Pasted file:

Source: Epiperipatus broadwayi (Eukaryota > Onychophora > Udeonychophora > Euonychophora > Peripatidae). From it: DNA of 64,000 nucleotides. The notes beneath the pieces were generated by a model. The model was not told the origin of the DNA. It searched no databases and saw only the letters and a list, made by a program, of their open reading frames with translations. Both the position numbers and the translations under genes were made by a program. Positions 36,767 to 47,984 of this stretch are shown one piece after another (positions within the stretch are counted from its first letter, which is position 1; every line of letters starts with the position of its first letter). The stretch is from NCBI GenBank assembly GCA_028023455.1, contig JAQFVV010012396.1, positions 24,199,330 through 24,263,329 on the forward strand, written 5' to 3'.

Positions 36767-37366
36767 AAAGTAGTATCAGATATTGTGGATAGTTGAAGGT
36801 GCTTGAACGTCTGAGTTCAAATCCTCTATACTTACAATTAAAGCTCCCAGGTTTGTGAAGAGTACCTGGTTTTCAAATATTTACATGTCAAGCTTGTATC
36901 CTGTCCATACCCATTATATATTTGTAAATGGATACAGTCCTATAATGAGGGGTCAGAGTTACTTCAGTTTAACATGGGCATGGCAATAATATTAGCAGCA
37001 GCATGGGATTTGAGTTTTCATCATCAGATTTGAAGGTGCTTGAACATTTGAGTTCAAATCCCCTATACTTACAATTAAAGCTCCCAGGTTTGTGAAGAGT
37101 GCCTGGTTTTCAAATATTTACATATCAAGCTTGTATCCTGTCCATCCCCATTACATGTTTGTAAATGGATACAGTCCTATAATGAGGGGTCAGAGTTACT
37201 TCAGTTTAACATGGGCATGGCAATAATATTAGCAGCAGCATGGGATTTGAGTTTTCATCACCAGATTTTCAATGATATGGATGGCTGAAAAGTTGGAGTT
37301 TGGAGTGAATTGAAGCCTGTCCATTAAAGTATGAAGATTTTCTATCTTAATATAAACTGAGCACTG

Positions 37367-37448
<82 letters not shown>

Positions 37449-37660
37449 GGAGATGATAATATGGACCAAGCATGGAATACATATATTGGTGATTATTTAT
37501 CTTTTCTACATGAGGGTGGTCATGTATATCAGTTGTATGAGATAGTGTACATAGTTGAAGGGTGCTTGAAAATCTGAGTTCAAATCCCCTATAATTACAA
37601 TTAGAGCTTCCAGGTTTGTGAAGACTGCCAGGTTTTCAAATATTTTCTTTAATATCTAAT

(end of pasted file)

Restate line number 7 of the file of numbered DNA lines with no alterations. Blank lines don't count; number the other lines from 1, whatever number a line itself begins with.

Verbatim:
37101 GCCTGGTTTTCAAATATTTACATATCAAGCTTGTATCCTGTCCATCCCCATTACATGTTTGTAAATGGATACAGTCCTATAATGAGGGGTCAGAGTTACT